The UK Competition Markets Authority (CMA) has given chip maker Broadcom permission to complete its $61bn bid to take over virtualisation company VMware. The decision follows an extensive investigation by the regulator into the potential market impact of the takeover. In its final report, the CMA concluded that the deal ‘would not substantially reduce competition in the supply of server hardware components in the UK.’
Broadcom announced its intention to purchase VMware last May, but has faced investigations from regulators around the world following opposition to the prospective acquisition from other tech companies and VMware customers, some of which have raised concerns they may be forced to purchase Broadcom products if the acquisition is completed.
The CMA gave the deal provisional approval in July after considering whether it could harm innovation. In its investigation, the agency also explored whether Broadcom’s rivals would need to share commercially sensitive information with VMware to ensure their hardware was compatible with the company’s software, thereby potentially giving Broadcom access to this valuable data.
Announcing the final approval following a supplementary ‘Phase 2‘ inquiry, the CMA said its latest investigation into the impact of a proposed takeover included new evidence from Broadcom on competition risk, as well as stakeholder feedback. An independent review panel decided the purchase of VMware would not substantially reduce competition.
One of the biggest concerns raised by customers was that the deal could harm rivals if Broadcom had VMware prioritise its own products. The independent panel felt that the financial benefit of doing this for Broadcom would not outweigh the financial impact of lost business.
“Broadcom and VMware are US-based companies supplying hardware and software used by thousands of businesses and public bodies in the UK,” said Richard Feasey, chair of the independent panel carrying out the Phase 2 inquiry. “Even if the UK market represents a small proportion of total sales in a merger, the CMA’s job is to scrutinise deals like this thoroughly to ensure they don’t harm competition in the UK. In this case, having carefully considered the evidence and found no competition concerns, we have concluded the deal can go ahead.”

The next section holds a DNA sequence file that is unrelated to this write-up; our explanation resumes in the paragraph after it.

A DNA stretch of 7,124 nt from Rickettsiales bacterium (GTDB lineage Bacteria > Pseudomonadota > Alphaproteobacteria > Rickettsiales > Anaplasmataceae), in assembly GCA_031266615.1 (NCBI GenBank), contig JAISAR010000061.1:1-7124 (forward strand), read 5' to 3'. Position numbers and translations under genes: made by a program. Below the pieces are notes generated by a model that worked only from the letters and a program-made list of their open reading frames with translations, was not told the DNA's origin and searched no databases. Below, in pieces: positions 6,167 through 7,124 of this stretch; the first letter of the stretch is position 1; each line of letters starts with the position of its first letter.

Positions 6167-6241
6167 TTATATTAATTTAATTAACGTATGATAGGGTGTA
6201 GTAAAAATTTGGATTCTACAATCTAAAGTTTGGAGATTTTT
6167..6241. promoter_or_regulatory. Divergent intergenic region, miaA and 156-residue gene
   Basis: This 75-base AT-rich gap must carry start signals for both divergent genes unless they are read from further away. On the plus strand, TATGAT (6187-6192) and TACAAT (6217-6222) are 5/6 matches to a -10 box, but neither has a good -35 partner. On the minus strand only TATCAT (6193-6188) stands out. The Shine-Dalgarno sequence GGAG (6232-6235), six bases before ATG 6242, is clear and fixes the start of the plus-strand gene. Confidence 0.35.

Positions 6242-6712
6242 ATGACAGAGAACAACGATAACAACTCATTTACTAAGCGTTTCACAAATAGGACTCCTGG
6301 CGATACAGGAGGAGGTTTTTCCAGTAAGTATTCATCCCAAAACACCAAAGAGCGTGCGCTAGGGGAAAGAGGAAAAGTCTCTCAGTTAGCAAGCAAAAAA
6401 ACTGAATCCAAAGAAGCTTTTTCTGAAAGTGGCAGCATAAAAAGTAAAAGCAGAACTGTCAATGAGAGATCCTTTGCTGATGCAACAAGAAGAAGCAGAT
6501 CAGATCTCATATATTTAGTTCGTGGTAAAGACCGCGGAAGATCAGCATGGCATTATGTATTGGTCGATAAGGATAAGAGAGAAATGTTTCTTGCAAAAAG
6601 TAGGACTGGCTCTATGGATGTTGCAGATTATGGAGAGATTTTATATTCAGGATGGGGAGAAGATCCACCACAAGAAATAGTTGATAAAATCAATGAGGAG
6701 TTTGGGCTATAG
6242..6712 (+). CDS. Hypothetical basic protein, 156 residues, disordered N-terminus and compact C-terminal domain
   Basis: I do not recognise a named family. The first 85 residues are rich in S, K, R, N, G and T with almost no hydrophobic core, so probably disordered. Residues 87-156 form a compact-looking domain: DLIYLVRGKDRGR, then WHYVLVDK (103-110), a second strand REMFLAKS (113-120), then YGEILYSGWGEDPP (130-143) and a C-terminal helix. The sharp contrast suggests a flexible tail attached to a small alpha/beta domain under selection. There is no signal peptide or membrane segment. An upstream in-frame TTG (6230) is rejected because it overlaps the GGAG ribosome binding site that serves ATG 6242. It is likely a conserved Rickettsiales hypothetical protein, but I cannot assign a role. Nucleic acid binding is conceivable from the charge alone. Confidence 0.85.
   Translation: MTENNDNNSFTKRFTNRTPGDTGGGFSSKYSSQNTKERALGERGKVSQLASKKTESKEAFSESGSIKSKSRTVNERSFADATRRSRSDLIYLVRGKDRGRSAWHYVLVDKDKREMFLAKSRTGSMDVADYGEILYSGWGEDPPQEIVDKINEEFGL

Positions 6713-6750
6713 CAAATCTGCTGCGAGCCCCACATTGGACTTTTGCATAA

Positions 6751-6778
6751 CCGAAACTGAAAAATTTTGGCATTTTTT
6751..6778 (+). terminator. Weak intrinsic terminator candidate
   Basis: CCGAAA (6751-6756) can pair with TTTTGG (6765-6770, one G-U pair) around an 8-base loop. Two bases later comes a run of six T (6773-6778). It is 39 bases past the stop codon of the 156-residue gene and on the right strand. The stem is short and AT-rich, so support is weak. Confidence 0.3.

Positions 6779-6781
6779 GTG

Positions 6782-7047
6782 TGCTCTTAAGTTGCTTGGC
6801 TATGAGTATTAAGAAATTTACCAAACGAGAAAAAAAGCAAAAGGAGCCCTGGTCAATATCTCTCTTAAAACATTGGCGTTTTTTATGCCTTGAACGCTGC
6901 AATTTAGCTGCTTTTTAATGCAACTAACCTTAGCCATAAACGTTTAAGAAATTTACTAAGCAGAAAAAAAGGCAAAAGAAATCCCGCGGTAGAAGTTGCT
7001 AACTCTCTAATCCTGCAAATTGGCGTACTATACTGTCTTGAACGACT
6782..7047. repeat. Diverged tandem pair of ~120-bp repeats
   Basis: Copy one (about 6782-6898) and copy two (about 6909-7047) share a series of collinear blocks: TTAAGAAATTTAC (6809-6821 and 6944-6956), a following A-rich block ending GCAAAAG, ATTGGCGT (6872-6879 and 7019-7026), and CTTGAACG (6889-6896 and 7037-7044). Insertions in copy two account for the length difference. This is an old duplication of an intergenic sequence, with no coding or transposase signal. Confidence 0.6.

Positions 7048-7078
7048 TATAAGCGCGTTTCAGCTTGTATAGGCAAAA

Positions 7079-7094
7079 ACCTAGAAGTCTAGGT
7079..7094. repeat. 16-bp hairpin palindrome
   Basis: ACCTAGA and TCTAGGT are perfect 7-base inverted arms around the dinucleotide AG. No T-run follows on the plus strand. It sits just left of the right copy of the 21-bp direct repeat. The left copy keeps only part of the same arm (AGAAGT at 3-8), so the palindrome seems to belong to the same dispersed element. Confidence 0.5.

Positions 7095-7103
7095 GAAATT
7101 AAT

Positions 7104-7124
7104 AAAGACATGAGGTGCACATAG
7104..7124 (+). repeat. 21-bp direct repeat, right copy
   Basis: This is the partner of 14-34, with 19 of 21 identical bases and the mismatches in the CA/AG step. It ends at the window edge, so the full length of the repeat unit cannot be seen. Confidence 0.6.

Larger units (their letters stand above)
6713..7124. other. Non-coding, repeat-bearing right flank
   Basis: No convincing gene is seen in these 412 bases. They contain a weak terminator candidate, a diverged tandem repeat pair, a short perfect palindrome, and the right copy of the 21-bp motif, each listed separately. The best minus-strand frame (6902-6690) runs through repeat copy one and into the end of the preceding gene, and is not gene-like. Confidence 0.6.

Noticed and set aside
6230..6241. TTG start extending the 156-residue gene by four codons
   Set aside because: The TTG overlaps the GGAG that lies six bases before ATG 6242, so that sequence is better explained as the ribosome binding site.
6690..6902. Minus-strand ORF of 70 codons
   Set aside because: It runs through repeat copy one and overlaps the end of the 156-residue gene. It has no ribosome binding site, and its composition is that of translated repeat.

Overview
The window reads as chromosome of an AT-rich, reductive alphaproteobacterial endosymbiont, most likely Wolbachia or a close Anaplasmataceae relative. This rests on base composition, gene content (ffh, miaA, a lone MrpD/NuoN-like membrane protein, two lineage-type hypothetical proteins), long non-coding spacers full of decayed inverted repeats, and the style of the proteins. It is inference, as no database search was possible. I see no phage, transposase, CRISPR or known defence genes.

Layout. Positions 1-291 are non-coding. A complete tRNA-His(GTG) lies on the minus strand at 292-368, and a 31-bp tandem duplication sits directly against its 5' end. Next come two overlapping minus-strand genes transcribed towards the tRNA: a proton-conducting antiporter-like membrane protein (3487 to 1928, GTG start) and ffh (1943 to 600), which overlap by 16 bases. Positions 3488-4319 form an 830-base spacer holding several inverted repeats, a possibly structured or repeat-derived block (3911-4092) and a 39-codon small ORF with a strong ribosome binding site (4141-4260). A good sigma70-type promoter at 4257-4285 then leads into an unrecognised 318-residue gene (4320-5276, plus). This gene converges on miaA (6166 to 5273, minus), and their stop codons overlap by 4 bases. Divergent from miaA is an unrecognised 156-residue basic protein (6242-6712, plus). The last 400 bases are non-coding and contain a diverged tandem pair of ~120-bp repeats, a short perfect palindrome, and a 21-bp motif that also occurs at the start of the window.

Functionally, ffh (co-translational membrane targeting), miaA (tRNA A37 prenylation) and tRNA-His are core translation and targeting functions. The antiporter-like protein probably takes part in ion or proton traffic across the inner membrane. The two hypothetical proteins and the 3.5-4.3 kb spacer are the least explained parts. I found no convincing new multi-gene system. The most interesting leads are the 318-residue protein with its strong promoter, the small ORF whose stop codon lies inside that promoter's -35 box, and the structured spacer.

The massive deal is thought to be part of an attempt on the part of Broadcom to diversify its portfolio. With more than 500,000 customers and annual revenue of $13.35bn, it would deliver a considerable boost to the chipmaker’s bottom line. It is expected Broadcom will accelerate VMware’s move to a service model, away from traditional software licensing, should the takeover go through.
Regulators have been queuing up to look at whether the deal would have a negative impact on customers, and last week’s decision by the EU to approve the acquisition was a major step forward. To satisfy the demands of Brussels, Broadcom had to make guarantees of interoperability for VMware software with chips from rival businesses such as Marvell Technology.
After the EU decision was announced last week, a Broadcom spokesperson said the company “looks forward to continuing to work constructively with regulators around the world.”
Alex Haffner, competition partner at legal company Fladgate, told Tech Monitor that the fact the deal was given an “unconditional thumbs up” from the CMA was noteworthy. This, he continued, runs counter to the attitude of the European Commission toward Broadcom’s proposed takeover of VMware, which required the former to make certain interoperability commitments before the deal was approved by the regulator in July. This included allowing rival Marvell access to information needed to ensure its adaptors could operate in conjunction with VMware’s software.
“As such, it is a useful riposte to arguments which have received a very public airing in the context of the CMA’s oversight of the Microsoft/Activision merger that the CMA is not sufficiently flexible to deal with technology-based transactions and their likely impact on competition,” argues Haffner. “Attention now inevitably turns to that case, with the CMA in the process of finalising a consultation on whether it can accept some new form of deal terms allowing it to clear the deal.”